I was doing okay, but it wasn't really the career change I needed. Picking up massive amounts of dog feces on a regular basis will keep you humble. I needed desperately to feel less humble.

My mom passed on an ad she'd read in the classifieds of the Dallas Morning News that read like a personal invitation for me:

 "Person needed to teach English

 6 hours/day, 5 days/week."

I need to try to write this in third person, so this chapter serves as an introduction to the character Susan Carpenter. The story continues, only somewhat fictionalized, in "A Cultural Crevice - Chapter 2." 
Excerpt
. . . As for Susan's dreams, she longed to have a special man in her life. No one would ever take the place of her father. She knew that every relationship she'd ended had been because of some male quirk that wasn't like her father's. She didn't really have any good male friends. She had a lot of ended relationships. And now she was too busy for a relationship, except with her mother.


As an only child, Susan valued the relationship she had been able to develop with her mother in the year since her father's death. They seldom fought anymore. Susan's mother accepted her as an adult, but she still made suggestions. And Susan felt responsible about fulfilling her mother's expectations.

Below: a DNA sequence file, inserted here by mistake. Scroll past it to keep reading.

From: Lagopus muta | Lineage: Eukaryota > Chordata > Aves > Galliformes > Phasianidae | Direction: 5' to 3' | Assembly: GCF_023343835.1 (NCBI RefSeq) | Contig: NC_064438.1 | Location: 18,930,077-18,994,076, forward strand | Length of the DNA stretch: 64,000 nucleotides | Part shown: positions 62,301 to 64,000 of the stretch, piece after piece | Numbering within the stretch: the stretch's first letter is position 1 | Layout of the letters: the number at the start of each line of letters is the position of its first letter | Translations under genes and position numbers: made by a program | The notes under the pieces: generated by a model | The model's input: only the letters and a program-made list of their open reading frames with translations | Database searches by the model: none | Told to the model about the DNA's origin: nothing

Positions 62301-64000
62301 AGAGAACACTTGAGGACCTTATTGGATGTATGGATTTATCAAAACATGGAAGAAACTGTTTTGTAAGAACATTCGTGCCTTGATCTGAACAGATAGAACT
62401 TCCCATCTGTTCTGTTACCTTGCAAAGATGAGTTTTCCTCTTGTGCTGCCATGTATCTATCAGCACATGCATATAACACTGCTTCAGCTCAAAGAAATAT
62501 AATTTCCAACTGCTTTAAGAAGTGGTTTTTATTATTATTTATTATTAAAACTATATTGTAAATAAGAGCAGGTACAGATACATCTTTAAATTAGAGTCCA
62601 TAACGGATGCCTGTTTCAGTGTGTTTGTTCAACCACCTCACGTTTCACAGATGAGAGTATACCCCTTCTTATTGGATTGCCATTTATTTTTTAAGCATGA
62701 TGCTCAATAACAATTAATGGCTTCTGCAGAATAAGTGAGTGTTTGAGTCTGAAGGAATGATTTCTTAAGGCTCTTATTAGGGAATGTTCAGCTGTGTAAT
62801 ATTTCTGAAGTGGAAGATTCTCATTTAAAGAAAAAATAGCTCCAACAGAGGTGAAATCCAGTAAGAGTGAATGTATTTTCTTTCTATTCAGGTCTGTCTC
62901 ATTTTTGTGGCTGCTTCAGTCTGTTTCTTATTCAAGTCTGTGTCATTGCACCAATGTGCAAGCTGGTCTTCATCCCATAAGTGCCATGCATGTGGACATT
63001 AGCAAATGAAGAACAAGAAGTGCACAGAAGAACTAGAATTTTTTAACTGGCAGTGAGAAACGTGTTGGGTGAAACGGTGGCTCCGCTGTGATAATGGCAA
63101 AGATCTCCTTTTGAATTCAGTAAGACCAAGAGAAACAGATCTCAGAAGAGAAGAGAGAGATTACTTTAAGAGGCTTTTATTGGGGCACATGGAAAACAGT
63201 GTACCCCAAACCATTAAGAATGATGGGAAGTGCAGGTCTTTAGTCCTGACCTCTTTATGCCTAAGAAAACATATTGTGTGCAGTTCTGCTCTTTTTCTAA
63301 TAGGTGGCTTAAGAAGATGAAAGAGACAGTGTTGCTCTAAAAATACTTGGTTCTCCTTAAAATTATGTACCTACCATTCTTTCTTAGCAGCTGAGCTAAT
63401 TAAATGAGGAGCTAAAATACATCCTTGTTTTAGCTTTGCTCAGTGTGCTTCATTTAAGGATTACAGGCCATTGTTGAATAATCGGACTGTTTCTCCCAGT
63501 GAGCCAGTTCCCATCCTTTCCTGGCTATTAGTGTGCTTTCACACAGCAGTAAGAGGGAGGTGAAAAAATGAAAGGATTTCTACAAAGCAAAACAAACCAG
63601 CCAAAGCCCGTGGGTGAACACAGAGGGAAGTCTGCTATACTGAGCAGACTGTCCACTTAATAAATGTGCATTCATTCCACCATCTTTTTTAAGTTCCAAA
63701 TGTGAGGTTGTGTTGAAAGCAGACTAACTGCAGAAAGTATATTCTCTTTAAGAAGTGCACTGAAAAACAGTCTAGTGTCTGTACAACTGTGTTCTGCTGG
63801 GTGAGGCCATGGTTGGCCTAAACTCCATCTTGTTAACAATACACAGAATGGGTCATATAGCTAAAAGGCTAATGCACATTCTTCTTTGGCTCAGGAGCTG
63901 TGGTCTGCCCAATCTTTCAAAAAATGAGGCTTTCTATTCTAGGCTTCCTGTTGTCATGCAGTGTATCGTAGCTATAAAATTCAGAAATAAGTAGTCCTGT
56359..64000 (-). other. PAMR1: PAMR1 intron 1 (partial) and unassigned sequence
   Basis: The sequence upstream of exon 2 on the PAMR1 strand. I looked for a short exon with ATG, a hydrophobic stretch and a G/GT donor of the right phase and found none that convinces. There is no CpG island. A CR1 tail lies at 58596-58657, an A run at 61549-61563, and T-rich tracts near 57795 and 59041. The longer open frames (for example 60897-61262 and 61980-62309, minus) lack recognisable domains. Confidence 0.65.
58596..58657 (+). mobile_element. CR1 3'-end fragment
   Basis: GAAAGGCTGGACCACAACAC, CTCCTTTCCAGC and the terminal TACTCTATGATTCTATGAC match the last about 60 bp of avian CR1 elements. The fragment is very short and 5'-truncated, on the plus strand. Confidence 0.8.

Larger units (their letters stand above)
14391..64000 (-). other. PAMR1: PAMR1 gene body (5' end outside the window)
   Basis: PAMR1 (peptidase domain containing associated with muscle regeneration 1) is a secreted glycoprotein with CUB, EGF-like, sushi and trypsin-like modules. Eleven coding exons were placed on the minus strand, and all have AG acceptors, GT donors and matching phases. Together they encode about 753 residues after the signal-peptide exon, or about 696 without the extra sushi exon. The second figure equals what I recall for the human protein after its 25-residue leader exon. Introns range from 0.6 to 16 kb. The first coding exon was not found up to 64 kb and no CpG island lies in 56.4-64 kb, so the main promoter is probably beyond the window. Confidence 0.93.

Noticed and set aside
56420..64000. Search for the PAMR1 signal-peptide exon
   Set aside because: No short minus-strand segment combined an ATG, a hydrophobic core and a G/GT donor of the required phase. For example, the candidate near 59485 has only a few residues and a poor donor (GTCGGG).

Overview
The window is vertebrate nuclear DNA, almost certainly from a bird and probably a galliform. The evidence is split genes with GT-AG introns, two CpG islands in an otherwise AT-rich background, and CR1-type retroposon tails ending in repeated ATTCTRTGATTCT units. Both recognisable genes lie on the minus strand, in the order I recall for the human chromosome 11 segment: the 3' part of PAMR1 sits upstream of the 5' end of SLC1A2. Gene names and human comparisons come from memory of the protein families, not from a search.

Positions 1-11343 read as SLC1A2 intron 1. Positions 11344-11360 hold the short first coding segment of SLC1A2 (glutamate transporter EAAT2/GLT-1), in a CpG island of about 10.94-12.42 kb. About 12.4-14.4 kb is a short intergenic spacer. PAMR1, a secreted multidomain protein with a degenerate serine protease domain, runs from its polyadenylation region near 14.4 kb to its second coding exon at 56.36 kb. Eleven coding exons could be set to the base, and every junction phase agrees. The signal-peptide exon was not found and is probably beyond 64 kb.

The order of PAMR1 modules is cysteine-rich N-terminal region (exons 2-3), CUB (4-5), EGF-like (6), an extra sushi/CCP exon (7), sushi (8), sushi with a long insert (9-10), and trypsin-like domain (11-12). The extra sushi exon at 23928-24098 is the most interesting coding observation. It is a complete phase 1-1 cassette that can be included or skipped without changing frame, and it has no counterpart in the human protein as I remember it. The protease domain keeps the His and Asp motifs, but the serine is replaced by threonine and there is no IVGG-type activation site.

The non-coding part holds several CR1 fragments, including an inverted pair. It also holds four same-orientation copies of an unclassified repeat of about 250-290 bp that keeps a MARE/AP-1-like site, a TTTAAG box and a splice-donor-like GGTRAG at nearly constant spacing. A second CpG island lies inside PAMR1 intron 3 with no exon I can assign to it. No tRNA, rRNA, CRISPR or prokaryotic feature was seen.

Susan pushed back her coffee mug, opened the classified section of "The Dallas Morning News" her mother had placed on the table, and read a circled ad in the personals section:



"Teacher wanted for English

5 days/6 hours (972) 823 - 9393"


"I think you should call that telephone number and find out if this is something you'd like to do. I know you said you didn't want to teach anymore. But this would be teaching someone who wants to learn. It would be just you and the pupil," Helen emphasized knowing overcrowded classes produced many of the problems Susan had shared with her.


"You used to tell me such wonderful stories about your students. I know you loved them, and they loved you. This might be an opportunity to teach without being a teacher in a classroom." Helen had obviously been plotting her strategy since getting the early edition of the Sunday paper the previous afternoon.


"I'll have two eggs, over easy, with two strips of bacon, grits, and beer biscuits with gravy," Susan addressed the pony tailed, red-]aproned, blue jean clad waitress. She was focused on her most immediate need. Helen ordered her usual oatmeal, English muffin, and grapefruit juice.


"You know that greasy bacon and starch isn't going to help your diet. I noticed your clothes are getting tight in some places," Helen said.


Helen meant well. Susan took it well. She wasn't awake enough to be defensive. She sipped her coffee, and thought about teaching one student who wanted to learn. She had quit thinking about teaching as anything except old painful history. She didn't want to teach anymore. Her mother knew it was a closed subject. Susan's thoughts showed in her facial demeanor.